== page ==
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An exultant journey through the emotional landscape of the filmmaker’s native Gibraltar.
Altered states, religious experiences and emotional landscapes. Stabat Mater opens and closes with two sung laments, ‘saetas’ - sacred Spanish songs which express strong religious emotion directed at the suffering of the figure of Christ or the Virgin during the public processions in Holy Week. The ‘saetas’ are accompanied by a breathless torrent of words and phrases, which echo the exultant and feverish swoop of the camera through a Mediterranean landscape. As in other work, Danino (who was born in Gibraltar) deals with Catholic motifs and iconography in this film, as well as with the subjective voice as a way to represent feminine perspective.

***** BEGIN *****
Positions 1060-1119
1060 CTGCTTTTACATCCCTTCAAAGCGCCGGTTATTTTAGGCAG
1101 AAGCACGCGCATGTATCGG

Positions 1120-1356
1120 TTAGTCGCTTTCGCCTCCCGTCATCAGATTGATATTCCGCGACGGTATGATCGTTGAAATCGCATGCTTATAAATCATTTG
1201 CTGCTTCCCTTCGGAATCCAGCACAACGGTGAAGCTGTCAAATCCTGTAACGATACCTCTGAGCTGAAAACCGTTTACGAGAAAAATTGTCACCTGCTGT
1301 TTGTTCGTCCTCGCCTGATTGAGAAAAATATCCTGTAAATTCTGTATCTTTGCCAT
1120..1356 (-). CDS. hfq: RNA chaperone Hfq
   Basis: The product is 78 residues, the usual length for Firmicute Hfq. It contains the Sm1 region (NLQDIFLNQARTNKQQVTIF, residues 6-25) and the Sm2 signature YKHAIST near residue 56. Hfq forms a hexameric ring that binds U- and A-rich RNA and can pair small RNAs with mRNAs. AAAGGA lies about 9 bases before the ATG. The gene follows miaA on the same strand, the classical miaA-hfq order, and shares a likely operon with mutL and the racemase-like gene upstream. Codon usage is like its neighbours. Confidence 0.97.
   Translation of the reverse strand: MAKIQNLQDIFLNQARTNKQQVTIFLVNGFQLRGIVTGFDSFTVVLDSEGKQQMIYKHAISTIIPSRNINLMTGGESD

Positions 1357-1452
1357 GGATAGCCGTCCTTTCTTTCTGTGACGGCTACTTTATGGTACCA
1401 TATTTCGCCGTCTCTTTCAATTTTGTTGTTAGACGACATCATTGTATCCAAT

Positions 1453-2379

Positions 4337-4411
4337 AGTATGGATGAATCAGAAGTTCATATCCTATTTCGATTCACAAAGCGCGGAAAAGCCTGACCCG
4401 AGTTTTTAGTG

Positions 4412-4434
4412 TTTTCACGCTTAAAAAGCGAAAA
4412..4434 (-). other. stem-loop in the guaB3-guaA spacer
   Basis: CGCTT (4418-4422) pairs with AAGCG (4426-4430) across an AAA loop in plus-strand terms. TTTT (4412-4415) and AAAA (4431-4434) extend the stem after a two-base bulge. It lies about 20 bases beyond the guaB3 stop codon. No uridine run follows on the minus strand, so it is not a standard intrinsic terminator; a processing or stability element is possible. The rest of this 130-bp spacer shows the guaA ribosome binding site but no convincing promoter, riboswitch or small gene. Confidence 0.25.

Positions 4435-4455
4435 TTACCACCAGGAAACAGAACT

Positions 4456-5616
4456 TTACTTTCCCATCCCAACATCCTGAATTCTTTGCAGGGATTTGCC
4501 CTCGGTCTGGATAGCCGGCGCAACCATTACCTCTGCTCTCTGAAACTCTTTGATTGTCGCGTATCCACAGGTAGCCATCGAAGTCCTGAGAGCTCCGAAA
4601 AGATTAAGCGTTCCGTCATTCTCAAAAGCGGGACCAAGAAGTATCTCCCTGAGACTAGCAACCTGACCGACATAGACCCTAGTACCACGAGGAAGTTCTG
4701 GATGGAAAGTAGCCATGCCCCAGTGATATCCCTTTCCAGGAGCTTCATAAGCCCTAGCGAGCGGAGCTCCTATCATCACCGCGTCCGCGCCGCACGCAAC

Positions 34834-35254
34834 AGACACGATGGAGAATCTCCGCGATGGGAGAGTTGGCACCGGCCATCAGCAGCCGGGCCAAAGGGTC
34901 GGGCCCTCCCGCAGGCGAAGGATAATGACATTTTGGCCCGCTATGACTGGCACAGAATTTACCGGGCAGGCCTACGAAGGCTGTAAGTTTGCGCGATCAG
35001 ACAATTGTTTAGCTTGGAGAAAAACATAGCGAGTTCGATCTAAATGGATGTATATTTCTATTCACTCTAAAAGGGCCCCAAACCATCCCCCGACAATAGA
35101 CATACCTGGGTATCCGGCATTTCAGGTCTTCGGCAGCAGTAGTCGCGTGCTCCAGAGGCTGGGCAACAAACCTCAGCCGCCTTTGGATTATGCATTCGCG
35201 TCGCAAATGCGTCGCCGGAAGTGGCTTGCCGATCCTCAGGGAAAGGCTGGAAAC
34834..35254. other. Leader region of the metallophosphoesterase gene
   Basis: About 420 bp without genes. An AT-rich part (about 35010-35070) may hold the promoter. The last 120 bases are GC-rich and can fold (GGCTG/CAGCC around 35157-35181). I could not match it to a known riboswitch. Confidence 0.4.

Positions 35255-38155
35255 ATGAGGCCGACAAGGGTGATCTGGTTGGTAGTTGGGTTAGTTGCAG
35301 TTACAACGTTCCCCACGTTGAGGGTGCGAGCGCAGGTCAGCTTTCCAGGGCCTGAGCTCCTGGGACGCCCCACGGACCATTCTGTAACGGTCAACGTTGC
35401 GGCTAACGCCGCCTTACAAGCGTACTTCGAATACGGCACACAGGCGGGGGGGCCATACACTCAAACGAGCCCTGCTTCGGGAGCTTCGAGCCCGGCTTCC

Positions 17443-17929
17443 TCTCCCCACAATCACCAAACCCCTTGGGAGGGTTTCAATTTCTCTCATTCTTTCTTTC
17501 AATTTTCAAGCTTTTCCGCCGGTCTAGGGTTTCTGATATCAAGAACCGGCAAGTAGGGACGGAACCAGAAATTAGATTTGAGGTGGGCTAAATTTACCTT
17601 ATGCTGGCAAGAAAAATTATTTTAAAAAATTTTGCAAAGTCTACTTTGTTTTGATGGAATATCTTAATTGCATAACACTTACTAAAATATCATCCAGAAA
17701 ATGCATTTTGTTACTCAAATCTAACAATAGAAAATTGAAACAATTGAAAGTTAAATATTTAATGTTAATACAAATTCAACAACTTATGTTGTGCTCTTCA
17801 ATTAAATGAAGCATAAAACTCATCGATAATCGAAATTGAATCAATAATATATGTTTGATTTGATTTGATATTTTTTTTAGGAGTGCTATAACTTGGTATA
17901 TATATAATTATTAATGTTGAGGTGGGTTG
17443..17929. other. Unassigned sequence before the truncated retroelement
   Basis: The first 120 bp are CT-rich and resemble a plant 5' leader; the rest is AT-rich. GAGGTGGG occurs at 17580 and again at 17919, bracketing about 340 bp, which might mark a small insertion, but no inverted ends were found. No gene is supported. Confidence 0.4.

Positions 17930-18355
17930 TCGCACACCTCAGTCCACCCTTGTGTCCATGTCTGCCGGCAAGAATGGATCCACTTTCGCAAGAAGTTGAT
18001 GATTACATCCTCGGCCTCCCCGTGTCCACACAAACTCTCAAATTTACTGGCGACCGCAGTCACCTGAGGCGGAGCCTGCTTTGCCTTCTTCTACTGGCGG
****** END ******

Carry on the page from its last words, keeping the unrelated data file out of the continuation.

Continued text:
Founded in 1966, the London Film-Makers’ Co-operative started life at Better Books, a counter-culture bookshop on Charing Cross Road, where a group led by poet Bob Cobbing and filmmakers Stephen Dwoskin and Jeff Keen met to screen films. Initially inspired by the activities of the New American Cinema Group in New York, the London Co-op grew into a pioneering organisation that incorporated a film workshop, cinema space and distribution office. During its four-decade history, the Co-op played a crucial role in establishing film as an art form in the UK and participated in a vibrant international film scene. This BFI Player collection brings together new scans of films distributed by and/or produced at the London Co-op.